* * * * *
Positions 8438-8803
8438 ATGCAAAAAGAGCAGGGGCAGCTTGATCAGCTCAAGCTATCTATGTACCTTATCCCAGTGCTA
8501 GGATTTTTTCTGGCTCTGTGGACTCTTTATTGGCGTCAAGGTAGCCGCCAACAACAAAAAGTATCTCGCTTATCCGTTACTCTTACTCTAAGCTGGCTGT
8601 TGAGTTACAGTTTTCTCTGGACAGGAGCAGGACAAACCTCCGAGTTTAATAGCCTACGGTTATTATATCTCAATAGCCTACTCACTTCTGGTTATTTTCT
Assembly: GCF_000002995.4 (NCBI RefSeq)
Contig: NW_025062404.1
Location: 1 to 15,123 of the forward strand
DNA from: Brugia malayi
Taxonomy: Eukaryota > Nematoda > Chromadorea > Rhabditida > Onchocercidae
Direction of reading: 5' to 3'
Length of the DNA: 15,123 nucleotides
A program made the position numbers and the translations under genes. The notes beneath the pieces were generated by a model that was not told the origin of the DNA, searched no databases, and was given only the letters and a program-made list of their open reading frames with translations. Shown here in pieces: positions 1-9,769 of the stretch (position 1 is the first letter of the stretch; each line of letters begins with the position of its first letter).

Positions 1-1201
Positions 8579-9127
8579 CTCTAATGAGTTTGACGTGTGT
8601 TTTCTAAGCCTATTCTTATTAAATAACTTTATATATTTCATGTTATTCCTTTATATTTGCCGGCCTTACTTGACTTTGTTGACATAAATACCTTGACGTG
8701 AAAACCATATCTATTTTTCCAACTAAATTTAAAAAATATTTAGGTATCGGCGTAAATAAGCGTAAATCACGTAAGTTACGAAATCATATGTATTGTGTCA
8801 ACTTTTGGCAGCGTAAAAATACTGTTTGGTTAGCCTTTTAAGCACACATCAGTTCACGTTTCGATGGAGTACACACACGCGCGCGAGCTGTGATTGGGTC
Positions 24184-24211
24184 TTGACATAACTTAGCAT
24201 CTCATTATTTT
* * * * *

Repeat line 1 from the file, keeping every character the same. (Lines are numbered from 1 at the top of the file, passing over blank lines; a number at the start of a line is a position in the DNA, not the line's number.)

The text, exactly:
Positions 8438-8803